> happen, but a tester is not a Buddha. One additional critical point at
> this stage is the amount of pages. The more pages, the less
> possibility for influencing a result is given.
> This sound not nice I know, but we have to speak about this and should
> not do as if we are the already mentioned Buddhas. There can be a lot
> of biases on this point:
> - It's a nice layout, so probably the tester don't look very deeply or
> the tester don't like the layout...
> - the tester knows the web developer (he/she is a friend of mine) or
> he/she don't like the web developer
> and so on
> Even the character of the website can influence the selection of the
> amount of X pages:
> -  it's the website of a political party the tester likes/or don't
> like or the second tester likes or don't like
> - it's an organisation which a tester supports or don't support
> Even the personal attitude towards some probable barriers could be a bias.
> Another critical issue is what I have written in another mail: The
> risk that a website owner counted the points/percents of passes/fails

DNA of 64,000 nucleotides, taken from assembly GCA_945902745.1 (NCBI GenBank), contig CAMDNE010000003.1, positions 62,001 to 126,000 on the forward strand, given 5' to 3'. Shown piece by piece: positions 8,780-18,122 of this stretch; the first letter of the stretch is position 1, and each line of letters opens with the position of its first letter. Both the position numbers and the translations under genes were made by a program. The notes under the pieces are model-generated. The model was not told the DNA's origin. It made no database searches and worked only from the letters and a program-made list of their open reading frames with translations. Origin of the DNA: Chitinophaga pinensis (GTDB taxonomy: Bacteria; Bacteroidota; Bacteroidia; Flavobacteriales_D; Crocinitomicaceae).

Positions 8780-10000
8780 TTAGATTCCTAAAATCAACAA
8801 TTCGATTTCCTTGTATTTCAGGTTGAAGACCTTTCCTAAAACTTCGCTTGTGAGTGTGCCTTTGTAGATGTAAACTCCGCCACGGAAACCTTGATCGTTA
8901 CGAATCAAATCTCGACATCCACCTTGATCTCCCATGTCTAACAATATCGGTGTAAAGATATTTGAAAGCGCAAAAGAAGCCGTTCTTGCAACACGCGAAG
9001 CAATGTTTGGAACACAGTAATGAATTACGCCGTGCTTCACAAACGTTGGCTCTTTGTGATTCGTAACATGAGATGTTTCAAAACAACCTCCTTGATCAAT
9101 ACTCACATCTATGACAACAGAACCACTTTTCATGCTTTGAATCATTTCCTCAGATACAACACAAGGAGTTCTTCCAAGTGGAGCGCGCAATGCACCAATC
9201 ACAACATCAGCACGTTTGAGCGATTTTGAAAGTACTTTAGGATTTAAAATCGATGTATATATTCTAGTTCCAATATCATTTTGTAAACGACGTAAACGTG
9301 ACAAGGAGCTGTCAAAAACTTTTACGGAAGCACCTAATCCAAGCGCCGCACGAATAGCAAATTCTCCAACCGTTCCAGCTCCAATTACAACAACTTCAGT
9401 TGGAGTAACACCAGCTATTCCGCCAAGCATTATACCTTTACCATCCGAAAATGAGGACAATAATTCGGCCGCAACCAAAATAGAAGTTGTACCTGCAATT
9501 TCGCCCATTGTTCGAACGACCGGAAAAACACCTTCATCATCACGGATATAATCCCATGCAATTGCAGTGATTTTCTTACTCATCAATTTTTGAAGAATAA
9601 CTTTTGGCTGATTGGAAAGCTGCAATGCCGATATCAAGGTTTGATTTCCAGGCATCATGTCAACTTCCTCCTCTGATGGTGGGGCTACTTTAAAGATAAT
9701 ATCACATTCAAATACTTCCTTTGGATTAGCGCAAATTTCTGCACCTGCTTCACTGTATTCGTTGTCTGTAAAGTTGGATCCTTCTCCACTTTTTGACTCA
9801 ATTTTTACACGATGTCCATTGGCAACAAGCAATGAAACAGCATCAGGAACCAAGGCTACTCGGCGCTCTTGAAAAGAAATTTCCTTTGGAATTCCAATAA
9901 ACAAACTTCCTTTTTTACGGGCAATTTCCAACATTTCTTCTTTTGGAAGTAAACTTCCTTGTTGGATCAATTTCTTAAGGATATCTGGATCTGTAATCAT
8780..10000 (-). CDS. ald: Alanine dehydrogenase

> before the test.
> If the second tester or the second group of testers will come to
> another result and it has consequence for the question accessible/not
> accessible it could easily be a question of Objectivity. I'm not sure
> if this is really controllable.
> If the second independant tester comes to another result, when checked
> the same pages, it's a question of reliability.If the second testers
> come to same result even if they have checked other (content) pages,
> we have a good degree of Objectivity and Reliability. If the second
> tester/s are coming to a near-by result especially when they have
> checked other content pages it's the question of the metrics.
> How can we controll that when a web page contains videos that those
> videos will be checked? How can we controll if the tester didn't check
> videos, wether he/she didn't do so because he really overlooked them
> or any other reasons?
> And we also shouldn't forget the Levels A, AA, AAA...
> The more the Methodology leaves pass/fail  (and maybe near-by which is
> a question of the Metrics) and the less pages will be checked the more
> critical it is and the more uncontrolled is the test.
> 3. Testing a sample of X pages _and_ those SCs which are not already
> violated might be good way. There would be place for what the tester
> found in the preliminary proceeding and for those SCs which are not
> already violated. Even in this case there can be Violations against
> Objectivity (and of course Reliaiblity). I haven't considered about
> this alternative very deeply, but it could be a good way.
> - The first Alternative is good for small websites but not very
> comfortable for huge websites and we need for every test some more
> testers to controll the biases. It might be the best and most